As the #ThisFlag movement gathers momentum, we’re asking whether this is a turning point for the country’s politics
Zimbabweans stayed away from work yesterday as part of a mass protest against endemic corruption at the hands of Robert Mugabe’s government.
The protest, known #ZimShutDown2016, was coordinated by the #ThisFlag movement which has seen thousands of people take to social media to voice their criticisms of the widespread corruption, injustice and poverty in the country which has been ruled by Mugabe for 36 years.
— Alex T Magaisa (@Wamagaisa) July 7, 2016
After clashes in the capital Harare earlier this week, the streets were deserted on Wednesday in what was described as the “most peaceful stay-away actions in nearly a decade.”
Meanwhile, the government reportedly tried to shut down WhatsApp to stop protesters communicating, although people quickly started sharing details on how get round the ban, and by the afternoon normal service seemed to have resumed.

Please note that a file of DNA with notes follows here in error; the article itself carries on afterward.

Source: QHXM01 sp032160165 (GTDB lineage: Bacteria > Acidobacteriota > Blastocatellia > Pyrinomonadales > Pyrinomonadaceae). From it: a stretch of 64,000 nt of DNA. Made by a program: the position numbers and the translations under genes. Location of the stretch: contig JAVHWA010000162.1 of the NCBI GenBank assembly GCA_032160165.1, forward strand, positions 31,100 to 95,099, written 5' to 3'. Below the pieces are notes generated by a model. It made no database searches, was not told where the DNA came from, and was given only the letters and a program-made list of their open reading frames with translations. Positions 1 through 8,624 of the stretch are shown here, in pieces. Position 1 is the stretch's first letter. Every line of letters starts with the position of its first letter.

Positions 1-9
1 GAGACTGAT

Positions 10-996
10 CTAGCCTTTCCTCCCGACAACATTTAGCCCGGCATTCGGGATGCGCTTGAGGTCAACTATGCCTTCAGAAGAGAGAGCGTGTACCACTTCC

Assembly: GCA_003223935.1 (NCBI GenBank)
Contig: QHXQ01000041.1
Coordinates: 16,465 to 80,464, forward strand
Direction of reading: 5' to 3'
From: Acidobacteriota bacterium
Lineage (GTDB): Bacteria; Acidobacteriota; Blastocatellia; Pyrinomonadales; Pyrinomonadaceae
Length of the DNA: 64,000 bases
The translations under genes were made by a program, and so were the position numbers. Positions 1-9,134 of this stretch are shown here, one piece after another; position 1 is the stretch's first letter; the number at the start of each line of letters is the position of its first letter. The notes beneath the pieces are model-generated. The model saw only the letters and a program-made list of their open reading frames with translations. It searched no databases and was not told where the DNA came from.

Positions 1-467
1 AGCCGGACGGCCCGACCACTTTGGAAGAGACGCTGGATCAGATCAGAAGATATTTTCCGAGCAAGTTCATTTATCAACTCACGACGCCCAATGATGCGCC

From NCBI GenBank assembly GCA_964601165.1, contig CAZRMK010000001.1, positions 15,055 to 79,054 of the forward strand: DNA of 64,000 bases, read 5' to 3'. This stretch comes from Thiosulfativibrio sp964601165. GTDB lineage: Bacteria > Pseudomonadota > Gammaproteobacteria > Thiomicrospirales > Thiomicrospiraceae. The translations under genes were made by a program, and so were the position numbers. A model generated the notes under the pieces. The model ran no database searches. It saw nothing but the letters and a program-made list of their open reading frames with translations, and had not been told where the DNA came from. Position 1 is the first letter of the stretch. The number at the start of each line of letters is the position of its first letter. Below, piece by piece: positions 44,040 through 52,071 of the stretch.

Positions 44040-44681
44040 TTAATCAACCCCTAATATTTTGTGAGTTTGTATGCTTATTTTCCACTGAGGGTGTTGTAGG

“Enough is enough”
Evan Mawarire, the pastor who started #ThisFlag, has praised the growing strength of movement, telling Reuters news agency yesterday that “we have got to a point now where everyone is saying enough is enough.”
First #ThisFlag was a "fad" then they said it was "politics" now they say its funded by the west. The citizens movement is surely alive.
— #ThisFlag E Mawarire (@PastorEvanLive) May 14, 2016
If you have been involved in the protests we want to hear from you. What inspired you to take part? Do you agree with Mawarire’s sentiments? And do you think #ThisFlag and #ZimShutDown2016 offers hope for a new kind of politics in Zimbabwe?
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